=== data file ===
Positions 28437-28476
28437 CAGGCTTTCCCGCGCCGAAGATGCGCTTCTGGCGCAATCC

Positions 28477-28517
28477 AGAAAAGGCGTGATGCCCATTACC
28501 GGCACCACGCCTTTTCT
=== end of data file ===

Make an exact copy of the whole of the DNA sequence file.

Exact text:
Positions 28437-28476
28437 CAGGCTTTCCCGCGCCGAAGATGCGCTTCTGGCGCAATCC

Positions 28477-28517
28477 AGAAAAGGCGTGATGCCCATTACC
28501 GGCACCACGCCTTTTCT